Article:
Many Irish surnames can be traced back to their Gaelic forms. The name O'Hearn originally appeared in Gaelic as O hEachthigheirn or O hEachthigheirna, made up of the words "each" meaning "steed," and "thighearna," meaning "lord." This was first Anglicized O'Hagherin, which was later changed to O'Aherne before the prefix was eventually dropped. CITATION[CLOSE]
MacLysaght, Edward, Irish Families Their Names, Arms and Origins 4th Edition. Dublin: Irish Academic, 1982. Print. (ISBN 0-7165-2364-7)
Early Origins of the O'Hearn family
The surname O'Hearn was first found in County Clare
(Irish: An Clár) located on the west coast of Ireland
in the province of Munster
, where they held a family seat
as a Dalcassian sept from before the year 1000. However, with the disruptions of the Strongbow
Invasion of 1172, they migrated southward to counties Cork and Waterford
. In Waterford
the name is predominantly Hearn and Hearne.
Early History of the O'Hearn family
This web page shows only a small excerpt of our O'Hearn research.Another 250 words (18 lines of text) covering the years 1420, 1566, 1754, 1769, 1797, and 1806 are included under the topic Early O'Hearn History in all our PDF Extended History products and printed products wherever possible.
O'Hearn Spelling Variations
The recording of names in Ireland
in the Middle Ages was an inconsistent endeavor at best. The standardized literary languages of today were not yet reached the general citizenry. Research into the name O'Hearn revealed spelling variations
, including O'Aherne, O'Ahern, Hearne, O'Heffron, Haveran, Hayveren and many more.
Early Notables of the O'Hearn family (pre 1700)
Another 21 words (2 lines of text) are included under the topic Early O'Hearn Notables in all our PDF Extended History products and printed products wherever possible.
Migration of the O'Hearn family to the New World and Oceana
Some of the first settlers of this family name were:
O'Hearn Settlers in Australia in the 19th Century
- Morris O'Hearn, aged 23, who arrived in South Australia in 1855 aboard the ship "Glentanner"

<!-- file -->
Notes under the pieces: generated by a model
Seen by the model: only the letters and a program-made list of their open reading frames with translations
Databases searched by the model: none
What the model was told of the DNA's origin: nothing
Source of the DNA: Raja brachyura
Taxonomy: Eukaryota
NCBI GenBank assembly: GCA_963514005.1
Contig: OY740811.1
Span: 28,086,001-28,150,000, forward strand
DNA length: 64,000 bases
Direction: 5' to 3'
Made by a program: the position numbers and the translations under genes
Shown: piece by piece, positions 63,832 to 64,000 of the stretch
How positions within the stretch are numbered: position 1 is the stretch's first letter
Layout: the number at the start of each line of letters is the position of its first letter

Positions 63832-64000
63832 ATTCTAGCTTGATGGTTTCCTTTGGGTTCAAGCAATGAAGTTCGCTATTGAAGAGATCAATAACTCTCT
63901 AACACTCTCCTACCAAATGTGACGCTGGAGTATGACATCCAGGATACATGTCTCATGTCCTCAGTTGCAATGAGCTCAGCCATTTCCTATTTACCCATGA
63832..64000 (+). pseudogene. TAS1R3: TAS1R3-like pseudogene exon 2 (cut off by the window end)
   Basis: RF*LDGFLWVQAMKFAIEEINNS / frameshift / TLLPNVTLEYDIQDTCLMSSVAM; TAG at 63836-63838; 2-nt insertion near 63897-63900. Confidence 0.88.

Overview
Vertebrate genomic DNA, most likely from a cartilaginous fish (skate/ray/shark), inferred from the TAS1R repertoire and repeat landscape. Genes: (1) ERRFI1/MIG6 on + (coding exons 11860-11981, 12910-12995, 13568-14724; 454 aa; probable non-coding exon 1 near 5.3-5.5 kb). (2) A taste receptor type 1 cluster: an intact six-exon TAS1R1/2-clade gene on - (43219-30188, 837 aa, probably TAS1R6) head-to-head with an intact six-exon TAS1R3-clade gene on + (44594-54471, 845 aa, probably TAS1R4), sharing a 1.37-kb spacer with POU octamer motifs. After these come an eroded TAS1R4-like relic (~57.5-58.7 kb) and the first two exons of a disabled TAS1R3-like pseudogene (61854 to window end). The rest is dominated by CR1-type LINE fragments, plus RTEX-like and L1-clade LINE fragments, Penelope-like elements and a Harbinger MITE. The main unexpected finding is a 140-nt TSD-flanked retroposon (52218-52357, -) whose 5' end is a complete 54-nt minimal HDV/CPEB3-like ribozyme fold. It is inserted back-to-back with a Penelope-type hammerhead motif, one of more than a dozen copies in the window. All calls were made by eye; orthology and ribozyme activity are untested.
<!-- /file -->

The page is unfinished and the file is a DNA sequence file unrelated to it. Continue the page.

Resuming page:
Contemporary Notables of the name O'Hearn (post 1700)
- Taylor W. O'Hearn (1907-1997), American politician from Louisiana
- Patrick O'Hearn (b. 1954), American musician, composer and recording artist
- Michael O'Hearn (b. 1969), American bodybuilder
- John O'Hearn (1893-1977), American professional football player
- George E. O'Hearn, American college football coach
- Ed O'Hearn (b. 1898), American NFL professional football player
- Walter D. O'Hearn (1910-1969), Canadian journalist
- Walter O'Hearn (1890-1950), Australian politician
- Peter O'Hearn (b. 1963), Canadian-born, English computer scientist
Historic Events for the O'Hearn family
- Mrs. Alice O'Hearn (1869-1917), Canadian resident from Halifax, Nova Scotia, Canada who survived the explosion but later died due to injuries CITATION[CLOSE]
Halifax Explosion Book of Remembrance | Maritime Museum of the Atlantic. (Retrieved 2014, June 23) . Retrieved from https://maritimemuseum.novascotia.ca/what-see-do/halifax-explosion/halifax-explosion-book-remembrance
The O'Hearn Motto
The motto was originally a war cry or slogan. Mottoes first began to be shown with arms in the 14th and 15th centuries, but were not in general use until the 17th century. Thus the oldest coats of arms generally do not include a motto. Mottoes seldom form part of the grant of arms: Under most heraldic authorities, a motto is an optional component of the coat of arms, and can be added to or changed at will; many families have chosen not to display a motto.
Motto: Per ardua surgo
Motto Translation: I rise through difficulties.